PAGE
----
"Dr. Moon announced to me so solemnly, 'You need an immediate triple bypass.' That was a shock to me," says Corapi.
The same doctor, reports CBS News Correspondent John Blackstone, Chae Moon, director of Cardiology at the Redding Medical Center in northern California, also gave Alan Barber an equally dire diagnosis.
Barber says Moon told him, "'You're having a heart attack now as we speak. You're having a heart attack. You're gonna die.'"
Barber and Corapi both refused the surgery Dr. Moon said they needed and got a second opinion instead. Both were then told their hearts were fine.
According to Corapi, the situation needs only, "Two words: medical fraud."
Moon is now under investigation suspected of performing unnecessary heart operations.
Last month, 40 FBI agents carted away Dr. Moon's records along with those of the hospital's chief heart surgeon, Dr. Fidel Realyvasquez.
The FBI search warrant suggests half the heart operations done at the Redding Medical Center were not necessary.
Redding Medical Center is run by Tenet Healthcare, the nation's second largest for-profit hospital chain. It is also a company facing other problems right now, including a nationwide inquiry into the possible over billing of Medicare.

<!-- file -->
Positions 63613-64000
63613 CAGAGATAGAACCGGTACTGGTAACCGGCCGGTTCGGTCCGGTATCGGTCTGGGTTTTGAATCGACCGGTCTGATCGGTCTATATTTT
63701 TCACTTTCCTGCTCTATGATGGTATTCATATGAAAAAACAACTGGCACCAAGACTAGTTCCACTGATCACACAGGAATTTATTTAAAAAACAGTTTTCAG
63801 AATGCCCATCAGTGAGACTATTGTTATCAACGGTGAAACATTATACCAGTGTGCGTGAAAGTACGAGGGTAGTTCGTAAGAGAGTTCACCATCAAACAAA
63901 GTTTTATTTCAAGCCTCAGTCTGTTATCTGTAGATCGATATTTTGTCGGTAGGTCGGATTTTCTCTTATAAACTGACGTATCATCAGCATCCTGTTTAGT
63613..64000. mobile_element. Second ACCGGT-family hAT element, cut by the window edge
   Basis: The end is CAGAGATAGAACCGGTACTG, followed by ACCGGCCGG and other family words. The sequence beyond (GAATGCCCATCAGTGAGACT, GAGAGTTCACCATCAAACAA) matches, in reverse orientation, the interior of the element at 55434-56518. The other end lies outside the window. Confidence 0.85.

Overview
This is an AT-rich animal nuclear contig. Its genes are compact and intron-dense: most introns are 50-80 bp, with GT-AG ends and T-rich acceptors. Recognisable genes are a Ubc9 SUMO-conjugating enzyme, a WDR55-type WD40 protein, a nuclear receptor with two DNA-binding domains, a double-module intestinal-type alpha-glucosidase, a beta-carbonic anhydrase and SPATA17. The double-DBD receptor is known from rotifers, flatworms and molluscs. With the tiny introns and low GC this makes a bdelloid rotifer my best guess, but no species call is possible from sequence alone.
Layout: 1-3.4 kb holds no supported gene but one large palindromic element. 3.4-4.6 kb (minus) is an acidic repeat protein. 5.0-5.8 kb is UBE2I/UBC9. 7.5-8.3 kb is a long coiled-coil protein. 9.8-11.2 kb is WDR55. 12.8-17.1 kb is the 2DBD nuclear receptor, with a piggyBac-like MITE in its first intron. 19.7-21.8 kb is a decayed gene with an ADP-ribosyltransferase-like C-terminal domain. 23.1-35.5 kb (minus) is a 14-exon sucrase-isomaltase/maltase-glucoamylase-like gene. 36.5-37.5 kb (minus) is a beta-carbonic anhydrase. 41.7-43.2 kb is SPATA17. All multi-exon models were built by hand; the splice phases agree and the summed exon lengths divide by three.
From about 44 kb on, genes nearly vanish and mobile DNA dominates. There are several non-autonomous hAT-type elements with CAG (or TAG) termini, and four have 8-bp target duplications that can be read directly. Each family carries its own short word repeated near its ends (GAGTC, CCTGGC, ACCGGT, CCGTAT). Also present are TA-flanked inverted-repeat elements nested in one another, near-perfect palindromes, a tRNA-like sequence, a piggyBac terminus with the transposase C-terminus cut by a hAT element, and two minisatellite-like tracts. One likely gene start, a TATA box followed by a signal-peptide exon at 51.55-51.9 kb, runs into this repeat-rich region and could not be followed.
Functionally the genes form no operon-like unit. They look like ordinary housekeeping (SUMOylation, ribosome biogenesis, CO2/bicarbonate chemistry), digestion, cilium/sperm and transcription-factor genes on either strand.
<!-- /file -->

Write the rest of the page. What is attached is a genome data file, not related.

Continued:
Tenet admits to aggressive pricing but denies knowledge of over billing.
But Dugan Barr, Father Corapi's attorney tells Blackstone, "B.S., they knew." And there were definitely profits being made, "You ought to see what they charge," says Barr.
Here's what they do charge: In California, a major heart operation at a Tenet hospital costs $229,962, which is more than twice what other hospitals charge: $113,671.
Tenet collects three times the national average in extra Medicare payments for high cost care. Extra Medicare Payments to Tenet in 2000 was $158 million. In just two years those payments have risen dramatically to $765 million this year.
In total, Tenet's 113 hospitals in 16 states collected $4.4 billion in taxpayer money from Medicare this year.
Records show Dr. Moon alone billed Medicare $3,964,744.31.
"My living patients will be my witness. Thank you," says Dr. Moon in his own defense.
And many of Moon's patients have rallied to his defense.
"He works seven days a week. He doesn't take vacations. For Dr. Moon there's only one bottom line and that's saving patients lives," says William Warne, Moon's attorney.
But at the heart of the matter are worries that good medicine may sometimes fall victim to the pursuit of profit.